A six-alarm fire tore through a block of Ellicott City's historic Main Street yesterday, destroying at least five businesses and forcing people out of store-top apartments on a narrow thoroughfare that has been a hub for this former mill town for more than 150 years.
No injuries were reported, but the shopping and tourist district sustained an estimated $1 million in damage.
The mid-afternoon fire spread quickly from the rear of Main Street Blues restaurant and bar and engulfed a row of stores selling rugs, paintings, furniture and knickknacks for the holiday season.
FOR THE RECORD - In an article yesterday about a six-alarm fire in Ellicott City, the name of Joseph Bliffin, manager of Cacao Lane restaurant on Main Street, was misspelled.
The Sun regrets the error.
More than 100 firefighters from around the Baltimore area struggled for several hours before containing the flames. Faced with aged buildings that lacked sprinkler systems, they were unable to control the fire until well into the evening. Authorities said it was unlikely Main Street would be reopened this morning.
"Main Street Blues is destroyed and all the apartments above it are destroyed," said Joseph Bifflin, manager of Cacao Lane restaurant, across the street from the burning buildings. Bifflin and other store owners, shoppers and county officials gathered and watched in disbelief, recalling a similar fire that claimed six buildings on the street 15 years ago this week.
"This is so sad for everyone here," said County Executive James N. Robey, who lives in Ellicott City. "This is the second time they have been through all of this."
At 3:12 p.m., a bartender and cook at Main Street Blues called 911 after smelling smoke and discovering a fire in the back of the building. In less than a half-hour the fire intensified from one alarm to four, and plumes of smoke were visible miles away.
"Smoke was coming from Main Street Blues and the Spring House [Design] store," said Tom Schell, who lives in the building across from Main Street Blues. "Flames were coming up through the roof and between the buildings. There was thick yellowish smoke almost like sulfur."
State fire marshals are unlikely to determine a cause of the fire until at least today.
Explosion shakes town
Charlene Townsend, owner of the building that Schell lives in, said she heard a big explosion come from the direction of Main Street Blues about a half-hour after the fire started.
"It was really scary," she said. "Everything rattled. It seemed like the whole town shook."
Conditions were tough on firefighters because of the nature of the historic street. The buildings, some of which are more than 100 years old, share walls and lack sprinkler systems, allowing the fire to spread quickly.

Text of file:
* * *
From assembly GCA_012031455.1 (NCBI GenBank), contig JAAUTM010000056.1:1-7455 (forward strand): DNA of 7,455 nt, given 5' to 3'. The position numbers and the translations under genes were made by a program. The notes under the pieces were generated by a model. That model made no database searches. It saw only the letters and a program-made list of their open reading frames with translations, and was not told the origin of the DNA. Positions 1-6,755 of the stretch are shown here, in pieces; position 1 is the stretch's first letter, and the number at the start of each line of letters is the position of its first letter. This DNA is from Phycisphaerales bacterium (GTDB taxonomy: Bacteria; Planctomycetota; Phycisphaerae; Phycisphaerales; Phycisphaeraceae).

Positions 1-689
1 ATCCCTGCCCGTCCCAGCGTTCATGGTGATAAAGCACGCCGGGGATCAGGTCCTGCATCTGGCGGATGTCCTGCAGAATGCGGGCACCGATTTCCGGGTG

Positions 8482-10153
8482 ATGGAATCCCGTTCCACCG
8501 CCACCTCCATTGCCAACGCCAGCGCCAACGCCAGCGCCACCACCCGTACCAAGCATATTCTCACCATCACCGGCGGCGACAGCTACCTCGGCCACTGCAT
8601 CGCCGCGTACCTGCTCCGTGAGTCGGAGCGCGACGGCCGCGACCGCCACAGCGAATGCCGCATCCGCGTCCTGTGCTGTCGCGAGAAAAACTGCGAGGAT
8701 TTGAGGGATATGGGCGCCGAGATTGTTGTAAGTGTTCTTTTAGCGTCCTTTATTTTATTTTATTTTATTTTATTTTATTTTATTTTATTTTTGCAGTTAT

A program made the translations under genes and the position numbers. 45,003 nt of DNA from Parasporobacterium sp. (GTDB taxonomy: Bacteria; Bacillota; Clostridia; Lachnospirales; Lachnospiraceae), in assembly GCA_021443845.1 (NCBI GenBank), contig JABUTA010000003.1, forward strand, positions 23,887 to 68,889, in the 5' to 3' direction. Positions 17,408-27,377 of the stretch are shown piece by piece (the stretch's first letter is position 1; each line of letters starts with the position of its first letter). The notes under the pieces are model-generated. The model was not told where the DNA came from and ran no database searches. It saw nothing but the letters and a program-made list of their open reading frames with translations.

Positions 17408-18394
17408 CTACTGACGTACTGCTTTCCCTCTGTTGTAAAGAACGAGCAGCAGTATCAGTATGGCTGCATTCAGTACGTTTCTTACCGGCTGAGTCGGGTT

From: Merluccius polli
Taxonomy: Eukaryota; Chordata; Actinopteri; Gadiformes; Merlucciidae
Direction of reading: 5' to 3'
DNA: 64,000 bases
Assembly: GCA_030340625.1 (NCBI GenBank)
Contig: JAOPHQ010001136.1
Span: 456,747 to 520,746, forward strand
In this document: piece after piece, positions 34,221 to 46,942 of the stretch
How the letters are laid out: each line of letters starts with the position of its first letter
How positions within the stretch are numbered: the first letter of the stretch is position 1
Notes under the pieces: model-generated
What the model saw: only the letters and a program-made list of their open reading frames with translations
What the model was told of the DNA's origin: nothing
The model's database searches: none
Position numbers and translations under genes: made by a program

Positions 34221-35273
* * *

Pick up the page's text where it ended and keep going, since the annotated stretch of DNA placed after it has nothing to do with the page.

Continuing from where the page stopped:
"[In] some of these buildings, rapid fire-spread is very easy," said Capt. Chris Shimer, a spokesman for Howard County Fire & Rescue.
Though sprinklers would have been required if the buildings were constructed today, Robey said there was no requirement to retrofit them.
"But I sure would like to see them in there," he said.
Lack of access
The firefighters faced other challenges. A steep, grassy slope behind the buildings limited firefighters to attacking the blaze from only one angle -- the street. Live wires forced them to step down from high ladders where they were dousing the flames from above. And well into the evening, Baltimore Gas and Electric Co. workers were trying to contain natural gas leaks.
"Access is a big problem over here because it's not like you have access to four sides," Shimer said. "We'll be here all night."
In the evening darkness, Robey took business and property owners down as close as possible to the damaged buildings.
"It's good for them to actually see for themselves," Robey said. "It's [a] tragedy when it's a whole community."
At 11 p.m., more than two hours after the fire was contained, smoke still billowed out the rooftops of Main Street Blues, Rugs to Riches and adjoining buildings.
Water flowed from the front steps and dripped from signs. Brick fronts were charred. Inside windowless buildings, orange embers fell from wooden ceilings.
On the street were the remains of once-thriving businesses: water-soaked cardboard boxes, pieces of furniture and, floating in puddles, plastic foam packing pellets.
Fire hoses, glass and yellow police tape littered the street.
"What it looks like right now is we have five buildings that are damaged but those are broken up into numerous businesses and apartments," said Allen Gosnell, spokesman for the Maryland State Fire Marshal, based in Towson. "It is bad. Fortunately, we had over 100 firemen here, and there were no injuries of occupants.
"The tragedy is, this is historic real estate which may or may not be restored."
County officials were expected to meet this morning to assess the damage and decide what to do next.
Enalee Bounds, owner of Ellicott's Country Store across Main Street, said her store was busy with customers when she first heard news of the fire.